young child playing with a koala bear stuffie and toy doctor's equipment including plastic stethoscope, blood pressure cuff, and syringe

Waiting for Results

Results usually take two business days or less. Depending on the age of the child and your location you may be able to view your results online. Ask the lab prior to your appointment in case you need to sign up to receive online results.

Reading Your Results

All test results will be provided alongside a reference interval (previously known as range of normal). Some reference ranges may be very broad. This is true with iron testing, as the reference range is quite large for hemoglobin and ferritin. Many people will start to see symptoms of low iron and iron deficiency long before a test diagnoses them with anemia.

The ranges will let you know if your child is anemic, however non-anemic iron deficiency, which is much more common, is also a serious health problem and can cause lasting issues, especially in the very young.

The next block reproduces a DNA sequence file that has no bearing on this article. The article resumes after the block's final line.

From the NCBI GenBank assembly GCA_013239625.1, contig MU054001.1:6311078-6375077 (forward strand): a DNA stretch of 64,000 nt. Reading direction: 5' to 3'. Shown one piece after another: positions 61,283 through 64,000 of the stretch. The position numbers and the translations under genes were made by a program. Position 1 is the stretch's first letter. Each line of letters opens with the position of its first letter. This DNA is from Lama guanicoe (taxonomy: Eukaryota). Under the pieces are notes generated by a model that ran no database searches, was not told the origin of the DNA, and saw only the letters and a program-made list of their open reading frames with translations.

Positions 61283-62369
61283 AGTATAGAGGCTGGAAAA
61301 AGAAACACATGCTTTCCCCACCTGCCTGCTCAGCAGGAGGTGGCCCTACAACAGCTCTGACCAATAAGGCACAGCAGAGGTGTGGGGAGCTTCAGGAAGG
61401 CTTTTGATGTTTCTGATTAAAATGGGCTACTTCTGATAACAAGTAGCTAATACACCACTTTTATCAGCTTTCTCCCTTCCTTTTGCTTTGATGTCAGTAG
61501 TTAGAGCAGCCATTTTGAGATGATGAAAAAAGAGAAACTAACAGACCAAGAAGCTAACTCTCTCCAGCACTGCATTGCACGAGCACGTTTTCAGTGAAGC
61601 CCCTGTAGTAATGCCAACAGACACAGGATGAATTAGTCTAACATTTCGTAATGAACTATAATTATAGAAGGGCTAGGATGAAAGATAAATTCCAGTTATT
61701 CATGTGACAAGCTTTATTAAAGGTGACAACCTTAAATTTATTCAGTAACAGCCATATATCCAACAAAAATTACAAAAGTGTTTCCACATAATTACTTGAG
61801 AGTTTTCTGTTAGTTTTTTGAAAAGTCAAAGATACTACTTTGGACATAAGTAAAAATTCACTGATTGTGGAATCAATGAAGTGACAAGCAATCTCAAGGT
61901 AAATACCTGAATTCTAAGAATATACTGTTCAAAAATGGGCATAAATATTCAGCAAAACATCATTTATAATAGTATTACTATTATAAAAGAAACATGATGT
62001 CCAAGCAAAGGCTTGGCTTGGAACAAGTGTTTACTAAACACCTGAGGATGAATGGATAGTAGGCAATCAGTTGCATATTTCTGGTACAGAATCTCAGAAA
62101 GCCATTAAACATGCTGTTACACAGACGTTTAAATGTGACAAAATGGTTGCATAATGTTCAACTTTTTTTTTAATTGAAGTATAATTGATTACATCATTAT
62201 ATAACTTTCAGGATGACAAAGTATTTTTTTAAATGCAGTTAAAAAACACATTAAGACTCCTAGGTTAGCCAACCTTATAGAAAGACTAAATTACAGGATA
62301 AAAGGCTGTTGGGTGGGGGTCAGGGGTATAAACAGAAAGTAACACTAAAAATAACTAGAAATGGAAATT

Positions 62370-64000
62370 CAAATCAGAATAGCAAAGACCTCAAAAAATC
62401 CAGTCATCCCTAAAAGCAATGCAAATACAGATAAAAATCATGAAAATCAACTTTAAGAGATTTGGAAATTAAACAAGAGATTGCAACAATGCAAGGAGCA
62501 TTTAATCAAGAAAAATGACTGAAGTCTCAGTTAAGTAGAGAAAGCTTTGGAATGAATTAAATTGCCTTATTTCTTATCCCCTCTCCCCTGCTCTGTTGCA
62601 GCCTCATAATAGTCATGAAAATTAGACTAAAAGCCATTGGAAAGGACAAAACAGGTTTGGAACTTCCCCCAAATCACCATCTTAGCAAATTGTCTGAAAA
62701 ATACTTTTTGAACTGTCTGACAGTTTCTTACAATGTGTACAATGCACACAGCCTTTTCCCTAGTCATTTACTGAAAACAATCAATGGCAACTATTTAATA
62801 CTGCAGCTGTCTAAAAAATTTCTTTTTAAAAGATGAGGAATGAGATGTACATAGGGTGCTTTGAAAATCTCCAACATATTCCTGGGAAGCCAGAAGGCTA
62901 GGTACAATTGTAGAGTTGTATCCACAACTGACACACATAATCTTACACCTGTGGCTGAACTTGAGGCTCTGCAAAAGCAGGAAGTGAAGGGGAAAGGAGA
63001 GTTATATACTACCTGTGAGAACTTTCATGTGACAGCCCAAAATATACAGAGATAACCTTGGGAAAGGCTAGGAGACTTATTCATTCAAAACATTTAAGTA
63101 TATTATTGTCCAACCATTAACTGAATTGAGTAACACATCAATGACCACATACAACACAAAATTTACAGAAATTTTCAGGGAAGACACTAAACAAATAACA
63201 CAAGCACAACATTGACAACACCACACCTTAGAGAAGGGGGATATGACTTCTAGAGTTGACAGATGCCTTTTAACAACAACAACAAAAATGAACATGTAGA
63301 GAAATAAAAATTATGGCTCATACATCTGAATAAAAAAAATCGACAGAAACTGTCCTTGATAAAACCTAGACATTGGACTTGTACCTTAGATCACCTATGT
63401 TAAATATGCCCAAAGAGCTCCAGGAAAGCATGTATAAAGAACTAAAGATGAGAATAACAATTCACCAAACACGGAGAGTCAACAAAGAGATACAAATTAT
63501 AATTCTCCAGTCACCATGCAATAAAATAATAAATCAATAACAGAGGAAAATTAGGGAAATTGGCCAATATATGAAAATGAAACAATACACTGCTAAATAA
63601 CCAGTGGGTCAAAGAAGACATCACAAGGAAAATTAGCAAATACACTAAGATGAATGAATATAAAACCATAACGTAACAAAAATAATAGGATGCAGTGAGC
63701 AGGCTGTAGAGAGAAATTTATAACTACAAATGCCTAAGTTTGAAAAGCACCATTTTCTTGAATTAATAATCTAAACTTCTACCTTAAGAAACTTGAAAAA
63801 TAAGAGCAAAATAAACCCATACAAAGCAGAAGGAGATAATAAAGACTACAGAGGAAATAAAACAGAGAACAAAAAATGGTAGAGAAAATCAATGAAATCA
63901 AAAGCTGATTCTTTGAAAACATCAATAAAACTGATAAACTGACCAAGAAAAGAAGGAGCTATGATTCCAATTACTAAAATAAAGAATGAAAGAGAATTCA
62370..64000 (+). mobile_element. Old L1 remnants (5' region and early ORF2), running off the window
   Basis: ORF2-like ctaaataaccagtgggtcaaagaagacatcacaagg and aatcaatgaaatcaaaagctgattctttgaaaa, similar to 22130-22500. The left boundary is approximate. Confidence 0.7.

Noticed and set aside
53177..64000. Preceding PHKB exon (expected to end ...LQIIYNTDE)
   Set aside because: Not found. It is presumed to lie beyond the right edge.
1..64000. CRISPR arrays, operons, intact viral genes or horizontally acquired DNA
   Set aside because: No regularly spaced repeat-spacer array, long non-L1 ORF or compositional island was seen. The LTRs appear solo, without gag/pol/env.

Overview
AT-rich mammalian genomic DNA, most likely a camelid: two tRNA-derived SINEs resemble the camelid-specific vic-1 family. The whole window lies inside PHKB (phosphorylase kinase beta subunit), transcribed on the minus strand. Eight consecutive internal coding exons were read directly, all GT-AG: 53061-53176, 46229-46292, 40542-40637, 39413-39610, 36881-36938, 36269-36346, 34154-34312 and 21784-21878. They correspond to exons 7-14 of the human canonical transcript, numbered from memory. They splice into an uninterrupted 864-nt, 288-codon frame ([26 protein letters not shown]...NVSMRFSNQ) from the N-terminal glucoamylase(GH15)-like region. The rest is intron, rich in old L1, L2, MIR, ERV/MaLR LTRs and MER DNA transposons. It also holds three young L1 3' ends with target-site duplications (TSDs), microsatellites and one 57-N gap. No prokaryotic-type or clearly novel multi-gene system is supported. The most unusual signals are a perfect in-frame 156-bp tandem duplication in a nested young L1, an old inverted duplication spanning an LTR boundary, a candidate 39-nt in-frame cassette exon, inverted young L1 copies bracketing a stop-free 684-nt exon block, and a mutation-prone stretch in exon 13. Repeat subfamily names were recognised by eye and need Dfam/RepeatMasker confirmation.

Because our current reference ranges are so broad, it means by the time your child is at the low end of the range they have been suffering from low iron for some time.

As stated in The American Journal of Clinical Nutrition (Volume 106, Issue suppl_6, December 2017), the early stages of an iron deficiency are concerning and the goal should be prevention, instead of trying to correct the issue after the fact.

“First, anemia is the final state in iron depletion. Thus, the developing brain is already iron deficient when iron deficiency anemia is diagnosed owing to the prioritization of available iron to red blood cells over all other tissues during negative iron balance in development. Second, brain iron deficiency, independently of iron deficiency anemia, is responsible for long-term neurological deficits. Thus, starting iron treatment after the onset of iron deficiency anemia is less effective than prevention.”